When Your Parents Age and You Start to Fear

Five-minutes Friday – where we’re given a prompt and a whole gang writes about that word in five minutes. This week the word is fear—cutting right to the heart of my week. Because yeah. I’m afraid. I’m not too proud to admit it. It’s the second year in a row… Read more

When it’s OK to Have a Caregiver Meltdown

  “We need to eat what’s in the freezer,” Pedro said yesterday morning when I asked him what he had planned for breakfast. “I know we have some waffles in there.” I flung open the freezer door and started not-too-gently removing things. I stacked Ziploc bags of frozen bread, leftovers… Read more

Five Lessons from the Slickrock Trail

The weekend before Pedro’s series of unfortunate events that resulted in a trip to the trauma room and a two-hour surgery to repair his shattered clavicle, we had an epic Memorial Day weekend in Moab, UT. It all started when one of our students—I’ll call him Rodrigo—ran away from school… Read more

The Gift of Your Presence is a Beautiful Present

Her voice came over the phone line, “You let me KNOW next time Andrew’s in the hospital and I’ll come sit with you!” I thanked her sincerely and hung up. Knowing that she’d never come. We’d been at this chemotherapy for a year and a half already and most people… Read more

Give the Best Gift to Everyone You Meet

The office (ok, it’s my office, but it sounds so much better to not claim it at this point) looks like a tornado whipped through it. The piles of books call from the middle of the room, distracting me as I write. The bookcase leans haphazardly (it’s a backless number… Read more

What Happens When You Believe in Teamwork

This week I’m writing on my friend Holley Gerth’s prompt: Who in your life lives these words: “I don’t have it all together. But I believe we’re better together.” The weekly prompts for Holley’s Coffee for Your Heart link up celebrate the publication of her newest book You’re Loved No… Read more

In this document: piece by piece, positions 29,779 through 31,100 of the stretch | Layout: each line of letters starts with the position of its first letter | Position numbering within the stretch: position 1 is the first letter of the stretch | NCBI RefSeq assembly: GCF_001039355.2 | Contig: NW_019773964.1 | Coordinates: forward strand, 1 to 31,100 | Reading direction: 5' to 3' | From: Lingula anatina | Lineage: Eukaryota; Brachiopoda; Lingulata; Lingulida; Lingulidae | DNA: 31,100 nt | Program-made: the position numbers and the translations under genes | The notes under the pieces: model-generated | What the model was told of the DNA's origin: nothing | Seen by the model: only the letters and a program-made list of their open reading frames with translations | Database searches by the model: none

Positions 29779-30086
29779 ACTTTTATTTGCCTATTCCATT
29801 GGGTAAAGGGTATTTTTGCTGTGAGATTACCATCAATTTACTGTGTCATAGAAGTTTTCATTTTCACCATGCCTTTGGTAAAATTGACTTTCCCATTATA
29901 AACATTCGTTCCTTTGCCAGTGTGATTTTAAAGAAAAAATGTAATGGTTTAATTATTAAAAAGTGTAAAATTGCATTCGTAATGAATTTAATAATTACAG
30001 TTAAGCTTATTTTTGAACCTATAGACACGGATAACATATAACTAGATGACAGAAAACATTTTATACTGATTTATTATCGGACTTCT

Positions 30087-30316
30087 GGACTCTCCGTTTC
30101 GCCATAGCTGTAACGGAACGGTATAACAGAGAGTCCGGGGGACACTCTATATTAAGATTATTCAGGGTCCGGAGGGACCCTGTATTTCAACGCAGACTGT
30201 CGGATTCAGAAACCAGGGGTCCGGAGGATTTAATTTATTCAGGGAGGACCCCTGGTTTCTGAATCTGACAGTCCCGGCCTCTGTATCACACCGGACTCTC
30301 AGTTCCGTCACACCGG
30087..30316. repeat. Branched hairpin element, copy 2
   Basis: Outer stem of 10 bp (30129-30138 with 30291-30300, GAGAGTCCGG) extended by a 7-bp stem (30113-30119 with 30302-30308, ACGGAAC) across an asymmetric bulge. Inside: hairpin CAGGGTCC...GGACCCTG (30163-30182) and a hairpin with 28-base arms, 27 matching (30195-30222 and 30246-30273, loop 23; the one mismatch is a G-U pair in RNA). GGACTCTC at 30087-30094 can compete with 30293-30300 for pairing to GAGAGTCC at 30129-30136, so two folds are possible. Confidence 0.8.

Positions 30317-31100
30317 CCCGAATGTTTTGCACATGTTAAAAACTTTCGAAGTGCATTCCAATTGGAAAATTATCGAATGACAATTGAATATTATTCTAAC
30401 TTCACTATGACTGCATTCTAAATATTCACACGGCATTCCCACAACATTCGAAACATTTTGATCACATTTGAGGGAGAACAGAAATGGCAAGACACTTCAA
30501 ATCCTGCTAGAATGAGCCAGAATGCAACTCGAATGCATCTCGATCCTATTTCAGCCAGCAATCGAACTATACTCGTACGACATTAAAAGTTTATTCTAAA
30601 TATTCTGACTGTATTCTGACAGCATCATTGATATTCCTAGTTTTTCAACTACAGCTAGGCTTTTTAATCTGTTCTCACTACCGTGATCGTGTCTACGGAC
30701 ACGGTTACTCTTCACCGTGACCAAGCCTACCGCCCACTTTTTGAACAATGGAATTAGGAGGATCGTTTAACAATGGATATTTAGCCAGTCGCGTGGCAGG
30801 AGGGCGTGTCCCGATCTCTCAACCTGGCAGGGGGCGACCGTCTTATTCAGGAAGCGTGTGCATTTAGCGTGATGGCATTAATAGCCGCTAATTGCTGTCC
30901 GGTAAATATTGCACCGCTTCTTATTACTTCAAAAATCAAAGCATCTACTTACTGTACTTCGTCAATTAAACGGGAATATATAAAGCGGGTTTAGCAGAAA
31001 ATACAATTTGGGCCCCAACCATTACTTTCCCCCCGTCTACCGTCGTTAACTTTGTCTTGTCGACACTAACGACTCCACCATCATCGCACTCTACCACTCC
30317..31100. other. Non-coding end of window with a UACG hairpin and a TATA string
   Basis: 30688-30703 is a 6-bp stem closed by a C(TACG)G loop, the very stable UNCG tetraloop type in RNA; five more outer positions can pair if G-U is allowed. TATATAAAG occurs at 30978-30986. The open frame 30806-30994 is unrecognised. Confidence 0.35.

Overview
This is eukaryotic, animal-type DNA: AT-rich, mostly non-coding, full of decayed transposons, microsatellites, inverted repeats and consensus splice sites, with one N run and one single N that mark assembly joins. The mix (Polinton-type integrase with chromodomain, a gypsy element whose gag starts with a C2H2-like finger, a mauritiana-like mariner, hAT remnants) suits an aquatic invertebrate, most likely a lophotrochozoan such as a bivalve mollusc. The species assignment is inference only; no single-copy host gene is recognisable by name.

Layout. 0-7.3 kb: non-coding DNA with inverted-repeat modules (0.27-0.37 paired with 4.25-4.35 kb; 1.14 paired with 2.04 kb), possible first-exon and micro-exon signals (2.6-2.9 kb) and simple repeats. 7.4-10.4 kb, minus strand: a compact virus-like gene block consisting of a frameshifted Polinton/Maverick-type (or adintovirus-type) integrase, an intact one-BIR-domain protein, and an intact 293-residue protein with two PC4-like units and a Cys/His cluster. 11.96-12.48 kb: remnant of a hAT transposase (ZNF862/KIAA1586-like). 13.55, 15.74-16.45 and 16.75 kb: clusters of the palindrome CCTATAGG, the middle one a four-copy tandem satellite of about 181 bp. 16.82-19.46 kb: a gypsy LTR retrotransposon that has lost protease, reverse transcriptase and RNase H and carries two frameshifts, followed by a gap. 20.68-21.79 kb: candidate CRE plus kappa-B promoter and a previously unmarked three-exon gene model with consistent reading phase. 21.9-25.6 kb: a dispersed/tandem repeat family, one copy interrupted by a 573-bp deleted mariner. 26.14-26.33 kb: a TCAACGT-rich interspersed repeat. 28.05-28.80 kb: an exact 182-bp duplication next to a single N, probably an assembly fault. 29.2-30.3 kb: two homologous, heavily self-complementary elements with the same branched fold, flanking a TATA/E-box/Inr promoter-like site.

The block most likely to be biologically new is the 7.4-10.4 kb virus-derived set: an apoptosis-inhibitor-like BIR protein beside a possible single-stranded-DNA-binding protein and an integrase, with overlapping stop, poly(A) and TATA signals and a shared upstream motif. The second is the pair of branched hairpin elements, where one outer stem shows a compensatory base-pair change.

If Mockingbirds Sing in the Darkest Hours, So Can I

I like the idea of taking time to reflect on a regular basis—and not just at the end of a year. Maybe next time, I’ll do about post about what I’d like to learn in June so that I can compare my goals to my experiences. 1. If Mockingbirds can… Read more

What I Learned From the Trailhead to Trauma Room

It all stated over Memorial Day weekend when Pedro and I took two students camping and mountain biking in Moab, UT for the weekend (more on that another day). We arrived home late on Monday night and discovered that the school had guests staying in the downstairs bedroom where our… Read more

End-of-the-School-Year Blues

End-of-the-School-Year Blues The teacher’s dance of discipline and love has ended for another year. My prayers trail each student out the door and into the summer. I sit in silence as conversations past echo through my classroom and scenes replay from the year gone by. Did my cherubs learn? But… Read more

How to Harmonize Despite Diversity: Surrender All

My first child felt like a baptism by fire! I hold a Master’s degree in Education but could not keep my newborn quiet or content. She was strong-willed from the first breath. Her bright red hair drew the “stubborn” comments from observers and I grinned—they had no idea. I bought… Read more

Rise to the Occasion and Do What Terrifies You

Rise and follow seem to go together like macaroni and cheese. But sometimes, I feel like it would be easier to just sit on the ground—paralyzed and holding out my alms cup waiting for grace to trickle in. But when Jesus heals us—whether it’s from addictions, sorrow, grief, illness, depression,… Read more